EVENT INFORMATION - Event: NASCAR Busch Series Sam's Club 200; Time and Date: 1 p.m. EDT, Saturday, Nov. 2; Site: North Carolina Motor Speedway, Rockingham, N.C..; Live Coverage: TNT (Turner Network Television) and PRN (Performance Racing Network)...
EVENT INFORMATION - Event: NASCAR Busch Series Sam's Club 200; Time and Date: 1 p.m. EDT, Saturday, Nov. 2; Site: North Carolina Motor Speedway, Rockingham, N.C..; Live Coverage: TNT (Turner Network Television) and PRN (Performance Racing Network) at 1 p.m. EDT; Qualifying: 1:30 p.m. EDT, Friday, Nov. 1; Happy Hour: Friday, Nov. 1, 4:30 p.m. EDT.
LAST RACE (Aaron's 312) - Hank Parker Jr. and the No. 36 GNC Live Well Racing team finished 43rd at Atlanta Motor Speedway after a crash on lap 14 ended their day. Parker made contact with the car of Brian Vickers, sending Parker's machine into the outside retaining wall. The damage to the car was too severe to be repaired on-site.
STANDINGS - Parker is 15th in the NASCAR Busch Series Drivers' Points Standings and team owner Wayne Jesel holds the 19th spot in the owners' points standings.
PARKER'S HISTORY AT NORTH CAROLINA MOTOR SPEEDWAY- Hank Parker Jr. has two top-10 finishes in nine NASCAR Busch Series (NBS) starts at North Carolina Motor Speedway. "The Rock" is the site of Parker's first career top-10 NBS finish, a sixth-place result on Halloween day in 1998. In last fall's race, Parker piloted his No. 36 GNC Live Well entry to an eighth-place finish.
THE CAR - The No. 36 GNC Live Well Racing team is bringing chassis No. 14 to North Carolina Motor Speedway. The chassis has been used in four races in 2002. Most recently, Parker drove it to a fourth-place finish at Memphis Motorsports Park. Parker also piloted the car to an eighth-place finish at New Hampshire International Speedway in May, and he finished 15th with this chassis in August at Bristol Motor Speedway (BMS). No. 14 also saw action in the March event at BMS, where an accident left the GNC Live Well team with a 33rd-place finish.
DADDY'S LITTLE GIRL - Hank Parker Jr. and his wife, Wendy, got some exciting news earlier this week. The couple, who are expecting their first child in April, 2003, found out they will be having a girl. This means that Parker will probably have to find a new nickname for the child. Up to this point, the 28-year old driver had been referring to his unborn infant as "Bocephus."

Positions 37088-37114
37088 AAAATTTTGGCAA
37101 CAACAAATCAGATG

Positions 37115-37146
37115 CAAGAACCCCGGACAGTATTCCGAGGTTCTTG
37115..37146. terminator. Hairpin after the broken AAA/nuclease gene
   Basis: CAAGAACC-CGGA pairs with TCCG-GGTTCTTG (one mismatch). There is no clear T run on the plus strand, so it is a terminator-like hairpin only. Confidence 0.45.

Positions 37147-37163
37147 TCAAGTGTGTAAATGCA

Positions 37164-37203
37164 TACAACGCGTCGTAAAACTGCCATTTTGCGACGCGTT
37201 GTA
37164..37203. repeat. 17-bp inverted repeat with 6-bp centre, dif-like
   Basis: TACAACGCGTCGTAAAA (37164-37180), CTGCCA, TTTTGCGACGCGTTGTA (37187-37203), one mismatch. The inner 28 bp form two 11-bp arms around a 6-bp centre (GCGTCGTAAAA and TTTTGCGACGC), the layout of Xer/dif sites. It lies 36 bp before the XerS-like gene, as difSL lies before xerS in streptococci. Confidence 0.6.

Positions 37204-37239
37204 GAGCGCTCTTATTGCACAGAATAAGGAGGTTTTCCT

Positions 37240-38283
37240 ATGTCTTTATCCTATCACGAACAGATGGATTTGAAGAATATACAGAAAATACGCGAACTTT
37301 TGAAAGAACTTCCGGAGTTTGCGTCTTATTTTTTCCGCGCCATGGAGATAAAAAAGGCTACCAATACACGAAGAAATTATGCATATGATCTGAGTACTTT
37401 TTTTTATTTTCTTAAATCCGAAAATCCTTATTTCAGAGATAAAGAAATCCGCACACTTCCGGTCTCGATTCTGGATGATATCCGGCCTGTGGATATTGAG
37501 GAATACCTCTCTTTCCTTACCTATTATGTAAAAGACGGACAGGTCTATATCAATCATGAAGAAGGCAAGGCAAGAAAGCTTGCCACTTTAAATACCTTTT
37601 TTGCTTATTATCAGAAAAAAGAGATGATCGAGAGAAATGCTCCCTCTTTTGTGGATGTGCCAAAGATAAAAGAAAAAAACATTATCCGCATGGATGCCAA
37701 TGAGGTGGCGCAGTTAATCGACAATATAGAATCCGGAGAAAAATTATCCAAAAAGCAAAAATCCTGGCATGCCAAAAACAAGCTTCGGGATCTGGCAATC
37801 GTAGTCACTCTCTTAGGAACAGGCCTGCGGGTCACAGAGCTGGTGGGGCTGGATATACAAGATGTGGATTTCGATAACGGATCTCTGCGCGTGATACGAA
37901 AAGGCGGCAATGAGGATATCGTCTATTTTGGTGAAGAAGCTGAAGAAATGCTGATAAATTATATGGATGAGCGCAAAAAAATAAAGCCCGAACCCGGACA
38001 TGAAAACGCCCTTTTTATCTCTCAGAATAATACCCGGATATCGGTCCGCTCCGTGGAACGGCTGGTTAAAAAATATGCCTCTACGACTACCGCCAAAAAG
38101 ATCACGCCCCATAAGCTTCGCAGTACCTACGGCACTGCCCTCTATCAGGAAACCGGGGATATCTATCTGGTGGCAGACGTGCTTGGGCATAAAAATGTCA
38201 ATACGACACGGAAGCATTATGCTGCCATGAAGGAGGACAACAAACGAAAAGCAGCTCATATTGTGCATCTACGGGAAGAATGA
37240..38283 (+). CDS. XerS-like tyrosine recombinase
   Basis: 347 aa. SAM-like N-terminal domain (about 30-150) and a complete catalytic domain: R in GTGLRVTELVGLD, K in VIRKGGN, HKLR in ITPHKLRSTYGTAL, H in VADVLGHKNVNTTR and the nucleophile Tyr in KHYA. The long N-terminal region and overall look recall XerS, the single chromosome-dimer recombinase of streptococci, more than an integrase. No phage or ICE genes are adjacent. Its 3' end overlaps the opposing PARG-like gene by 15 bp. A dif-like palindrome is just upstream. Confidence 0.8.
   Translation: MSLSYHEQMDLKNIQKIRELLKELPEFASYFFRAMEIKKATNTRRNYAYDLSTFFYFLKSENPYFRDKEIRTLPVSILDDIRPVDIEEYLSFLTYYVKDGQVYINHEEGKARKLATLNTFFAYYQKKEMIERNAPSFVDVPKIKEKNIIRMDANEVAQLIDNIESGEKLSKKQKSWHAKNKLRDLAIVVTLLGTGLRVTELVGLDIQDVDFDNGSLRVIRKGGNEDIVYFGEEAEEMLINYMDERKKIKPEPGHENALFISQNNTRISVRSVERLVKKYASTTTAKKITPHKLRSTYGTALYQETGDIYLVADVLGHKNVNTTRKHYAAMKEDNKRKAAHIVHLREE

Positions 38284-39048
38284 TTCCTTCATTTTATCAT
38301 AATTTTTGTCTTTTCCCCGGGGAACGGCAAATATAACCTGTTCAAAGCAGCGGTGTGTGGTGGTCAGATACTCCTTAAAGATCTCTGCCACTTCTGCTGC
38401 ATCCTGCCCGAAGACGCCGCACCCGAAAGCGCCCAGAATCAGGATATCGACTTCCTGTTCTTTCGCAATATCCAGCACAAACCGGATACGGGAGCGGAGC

TESTING AND "DOUBLE-DUTY" - While Hank Parker Jr. did not bring his No. 36 GNC Live Well Dodge Intrepid to a test session at North Carolina Motor Speedway, he did get some practice laps at the track. In preparation for his NASCAR Winston Cup debut this weekend at the Speedway, Parker spent Tuesday and Wednesday, Oct. 22-23, testing with Evernham Motorsports. As part of Dodge Motorsports' research and development program, Parker will pilot the No. 91 Dodge Intrepid R/T for Evernham in the Nov. 3 Pop Secret 400 at "The Rock."
THE CELEBRATION CONTINUES - GNC Live Well, the primary sponsor of Hank Parker Jr.'s No. 36 Dodge Intrepid, is celebrating the redesign and grand reopening of its 4,200 stores in the United States. To help raise awareness of the GNC stores' new look, which is designed to be a more informative and consumer-friendly environment, Parker's car is sporting a special paint design at a number of Busch Series events.
Parker's GNC Live Well Dodge is painted blue with green trim, and it features a sunflower motif on the hood, bumper, and sides of the car, while the tag line on the hood states, "New look. New attitude. New GNC." Sunflowers have been a part of GNC's heritage for 40 years. In 1972, GNC developed a pitch for its customer-service representatives touting the benefits of "zesties," otherwise known as sunflower seeds, which are high in protein, low in carbohydrates, non-fattening, rich in natural vitamins and a great source of minerals.
The special color scheme, which introduces the same colors GNC is featuring in its new store design, was debuted at Lowe's Motor Speedway in early October.
HANK PARKER JR. On "The Rock": "It's a tough old race track. It's easy to spin your tires here. I have a hard time getting a handle on how to set up my car to run well at this place. Tire wear is what makes it so difficult, this surface is kind of worn out, so it's easy to use up your tires early in a long green flag run. I like racing here, but it can be very frustrating when you think you've got an idea of how to set up your car. Then you find out you've missed it by a mile."
CREW CHIEF GARY COGSWELL ON "THE ROCK": "I love Rockingham because it's one of those tracks that reminds you of the roots of NASCAR. It's not plush. It's not fancy. It's racing the way it used to be. It's a little like Darlington, in that it's so abrasive on tires. The wind and the sand in the air seem to have really roughed the track up. When the race is over at those two places, the front of your racecar looks like you sandblasted it from all the grit and stuff taking the paint off.
"You have to be conservative on your setup at Rockingham, because you can't be fast for two laps and expect to be good at the end of a 50-lap run. You have to give up a little speed on the short runs to be consistent on longer runs. Tire conservation is a key. The place is treacherous on tires. You can tell the guys who are being too aggressive. They're fast for five or 10 laps and then you just watch them fade away. The driver really has to show a lot of finesse to get up front without ruining your tires in the process."